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Quote:
Originally Posted by as1734 View Post
I would like to tell you all that I have decided to place an order on the Tascam dr-100 mk3 I have ordered it at gear4music and it should arrive this week in switzerland. Since I have this month some quartet concerts coming up I will try the recorder with the cm3's in the field and post the link here if somebody wants to hear the result.

Thank you all for helping me to make a decision.

A
Good luck, I hope you love it! Please do share samples once you've got them. I would like to hear the CM3/DR100 combo, and I'm sure I'm not the only one.
Old 11th January 2017
  #51
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Quote:
Originally Posted by as1734 View Post
... I will try the recorder with the cm3's in the field and post the link here if somebody wants to hear the result.
Yes please!
Old 12th January 2017
  #52
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Quote:
Originally Posted by Samc View Post
If you need/want this and overdub capability you should get a Zoom H6.
Not that the OP indicated a need for overdubbing, but have you used the overdubbing feature of the H6? It is not terribly flexible since a new input must be used for each dub.

Fran
Old 12th January 2017
  #53
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Quote:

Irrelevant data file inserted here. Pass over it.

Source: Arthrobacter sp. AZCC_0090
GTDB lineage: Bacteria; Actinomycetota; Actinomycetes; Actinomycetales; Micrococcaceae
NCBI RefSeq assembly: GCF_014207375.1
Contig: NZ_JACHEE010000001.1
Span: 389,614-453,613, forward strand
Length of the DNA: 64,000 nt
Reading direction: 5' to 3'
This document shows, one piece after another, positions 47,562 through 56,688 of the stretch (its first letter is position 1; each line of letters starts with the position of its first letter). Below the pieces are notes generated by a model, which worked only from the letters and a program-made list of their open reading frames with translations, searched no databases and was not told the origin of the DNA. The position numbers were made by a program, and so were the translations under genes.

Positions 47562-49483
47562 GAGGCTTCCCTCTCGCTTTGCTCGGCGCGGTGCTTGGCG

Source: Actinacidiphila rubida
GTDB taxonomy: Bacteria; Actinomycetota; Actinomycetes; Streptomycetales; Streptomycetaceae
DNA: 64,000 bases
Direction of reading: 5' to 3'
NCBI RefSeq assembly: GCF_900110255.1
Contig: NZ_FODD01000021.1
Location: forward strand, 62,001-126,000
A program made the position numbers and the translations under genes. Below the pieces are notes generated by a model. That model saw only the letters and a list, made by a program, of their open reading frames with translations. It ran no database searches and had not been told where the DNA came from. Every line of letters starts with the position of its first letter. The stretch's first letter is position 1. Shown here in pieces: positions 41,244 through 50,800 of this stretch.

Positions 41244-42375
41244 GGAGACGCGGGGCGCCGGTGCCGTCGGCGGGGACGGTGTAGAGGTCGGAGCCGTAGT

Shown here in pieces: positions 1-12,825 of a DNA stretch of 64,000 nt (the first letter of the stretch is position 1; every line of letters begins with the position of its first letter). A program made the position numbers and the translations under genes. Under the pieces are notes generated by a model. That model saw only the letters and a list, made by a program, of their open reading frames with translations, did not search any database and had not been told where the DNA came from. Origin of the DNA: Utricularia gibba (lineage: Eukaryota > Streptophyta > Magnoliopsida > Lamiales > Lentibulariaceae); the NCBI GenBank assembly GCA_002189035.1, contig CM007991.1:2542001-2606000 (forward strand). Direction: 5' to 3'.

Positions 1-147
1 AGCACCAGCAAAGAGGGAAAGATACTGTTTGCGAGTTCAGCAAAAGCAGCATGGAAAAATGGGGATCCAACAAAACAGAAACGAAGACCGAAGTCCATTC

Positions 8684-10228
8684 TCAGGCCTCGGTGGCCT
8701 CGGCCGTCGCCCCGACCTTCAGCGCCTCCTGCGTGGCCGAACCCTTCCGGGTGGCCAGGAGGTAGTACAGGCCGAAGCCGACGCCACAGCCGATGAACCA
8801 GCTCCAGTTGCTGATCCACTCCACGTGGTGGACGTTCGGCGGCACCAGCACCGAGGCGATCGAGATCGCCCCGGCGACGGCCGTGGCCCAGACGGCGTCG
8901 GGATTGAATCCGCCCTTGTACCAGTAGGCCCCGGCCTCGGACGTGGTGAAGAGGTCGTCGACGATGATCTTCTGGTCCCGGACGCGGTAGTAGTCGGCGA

Originally Posted by Fran Guidry View Post
Not that the OP indicated a need for overdubbing, but have you used the overdubbing feature of the H6? It is not terribly flexible since a new input must be used for each dub.
Yes, it's clumsy, but better than not having it, no other machine offer this feature as far as I know which I find ridiculous.
Old 13th January 2017
  #54
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Overdubbing?

You guys don't use a DAW?

Why would you want to risk damaging your take?
Old 13th January 2017
  #55
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As a quality i´d say that i rather would stay with the laptop the duet and the cm3 Swedish mics. Very nice setup and not such a big thing..a new battery for computer will last around 3 hours surely
Old 13th January 2017
  #56
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Quote:
Originally Posted by graywolf View Post
Overdubbing?

You guys don't use a DAW?

Why would you want to risk damaging your take?
What do you mean?
Old 13th January 2017
  #57
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Quote:
Originally Posted by Samc View Post
What do you mean?
Overdubbing means recording over the track without erasing it. It is an analog technique used with audio tape recorders. It was destructive, if you got a bad dub you destroyed the original recording.

You can do the same thing in a DAW without damaging anything. Just mix the two tracks.

I kind of get the idea that most people saying they want to overdub do not know what they are talking about. I think they are wanting to mix tracks in the digital recorder, I can not think of why they would want to do that. Maybe they do not own a computer?
Old 13th January 2017
  #58
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Quote:
Originally Posted by graywolf View Post
Overdubbing means recording over the track without erasing it. It is an analog technique used with audio tape recorders. It was destructive, if you got a bad dub you destroyed the original recording.

You can do the same thing in a DAW without damaging anything. Just mix the two tracks.

I kind of get the idea that most people saying they want to overdub do not know what they are talking about. I think they are wanting to mix tracks in the digital recorder, I can not think of why they would want to do that. Maybe they do not own a computer?